Management

Finishing Software Is Hard (And If You’re Managing Software Projects, It’s Your Job)

The Last 10% Is Hard

“The first 90 percent of the code accounts for

the first 90 percent of the development time.

The remaining 10 percent of the code accounts

for the other 90 percent of the development time”

— Tom Cargill, Bell Labs (ancient software

wisdom — if you know an Agile equivalent,

I’d love to hear it)

The last 10% of a software project, is hard. It just is.

There’s nowhere to move the deadlines — time’s up. The thing you are building, which used to feel like a set of well-understood building blocks, now streams towards you in an endless river of barely connected details. UX wording needs to be exactly right; reliability, which was “good enough for beta” now needs to be 100%; that niggling bug everybody has been working around for weeks needs to go away, today; a feature that you thought worked great is missing something — not clear what it is, but it is clear that the beta users have to have it; the CEO has an idea and…

The more you do it, more you learn to pattern match on traps you’ve fallen into in the past. But I’m not sure anybody ever learns enough to bring their projects into the final deadline smoothly and without stress. (Maybe you do — if so, let everybody know your secret). There’s something more fundamental going on here.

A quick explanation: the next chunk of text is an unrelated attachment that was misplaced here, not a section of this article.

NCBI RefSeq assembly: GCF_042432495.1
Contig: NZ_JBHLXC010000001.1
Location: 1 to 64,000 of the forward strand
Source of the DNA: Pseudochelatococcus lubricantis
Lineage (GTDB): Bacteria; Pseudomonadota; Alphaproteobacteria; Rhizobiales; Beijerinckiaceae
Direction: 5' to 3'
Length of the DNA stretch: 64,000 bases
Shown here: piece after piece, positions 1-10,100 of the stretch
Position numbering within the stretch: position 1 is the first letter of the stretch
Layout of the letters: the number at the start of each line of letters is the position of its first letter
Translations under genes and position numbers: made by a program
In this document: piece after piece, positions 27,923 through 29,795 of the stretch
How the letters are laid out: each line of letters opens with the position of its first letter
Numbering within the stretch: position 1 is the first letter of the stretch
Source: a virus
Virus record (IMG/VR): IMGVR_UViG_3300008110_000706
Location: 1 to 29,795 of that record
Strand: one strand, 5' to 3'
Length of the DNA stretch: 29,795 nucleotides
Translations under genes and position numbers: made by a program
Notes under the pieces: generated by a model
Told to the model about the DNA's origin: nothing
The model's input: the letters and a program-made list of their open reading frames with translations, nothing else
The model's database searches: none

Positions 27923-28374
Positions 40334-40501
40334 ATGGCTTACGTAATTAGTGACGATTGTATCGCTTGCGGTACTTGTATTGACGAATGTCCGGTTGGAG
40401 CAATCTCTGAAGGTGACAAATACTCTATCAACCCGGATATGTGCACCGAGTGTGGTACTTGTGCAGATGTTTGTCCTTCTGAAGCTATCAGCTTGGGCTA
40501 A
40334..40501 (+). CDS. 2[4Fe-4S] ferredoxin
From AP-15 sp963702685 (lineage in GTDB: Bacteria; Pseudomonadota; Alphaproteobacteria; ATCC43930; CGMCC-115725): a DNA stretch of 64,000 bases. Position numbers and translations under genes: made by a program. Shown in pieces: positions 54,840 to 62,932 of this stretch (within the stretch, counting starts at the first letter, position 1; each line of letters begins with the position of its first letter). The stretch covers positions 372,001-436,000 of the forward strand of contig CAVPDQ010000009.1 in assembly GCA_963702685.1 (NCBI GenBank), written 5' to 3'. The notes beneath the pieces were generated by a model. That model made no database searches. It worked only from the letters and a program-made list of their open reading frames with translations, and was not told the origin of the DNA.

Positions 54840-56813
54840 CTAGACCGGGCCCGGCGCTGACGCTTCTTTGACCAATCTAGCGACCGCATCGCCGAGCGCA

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Incredibly Simple Rules for Story-Telling

Here’s a thing that happened: we were looking for a great engineer to work on device drivers (yes, this was a long time ago). D showed up, did a great interview, and I hired him.

Here’s the story about the thing that happened: I was doing interview after interview for a great low-level engineer. I was tired of it, bored. D’s resume was sparse, but he’d written his own game, so I thought, well, maybe, sure, give him twenty minutes. D showed up to our exposed-brick, cool warehouse space wearing a suit, which was very weird, and looking like some kind of male model, which for a game coder was weirder. My skepticism increased. I looked at my watch. D started to describe his game.

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Incredibly Simple Rules for One On Ones

This post is one in the “Incredibly Simple Management” series, dedicated to stripping great management down to the fundamentals you need to get it done.

As with any leadership activity, things are moving on two tracks: management – the art of controlling time and resources; and leadership – the art of connecting, motivating and serving people.

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Incredibly Simple Meeting Rules

This post is one in the “Incredibly Simple Management” series, dedicated to stripping great management down to the fundamentals you need to get it done.

Meetings are necessary. The purpose of an organization is to have people work together. The purpose of leadership is to have people work together as effectively as possible. Well-run meetings are the most effective way to coordinate and motivate a group of people. Poorly run meetings are one of many terrific ways of doing the opposite.

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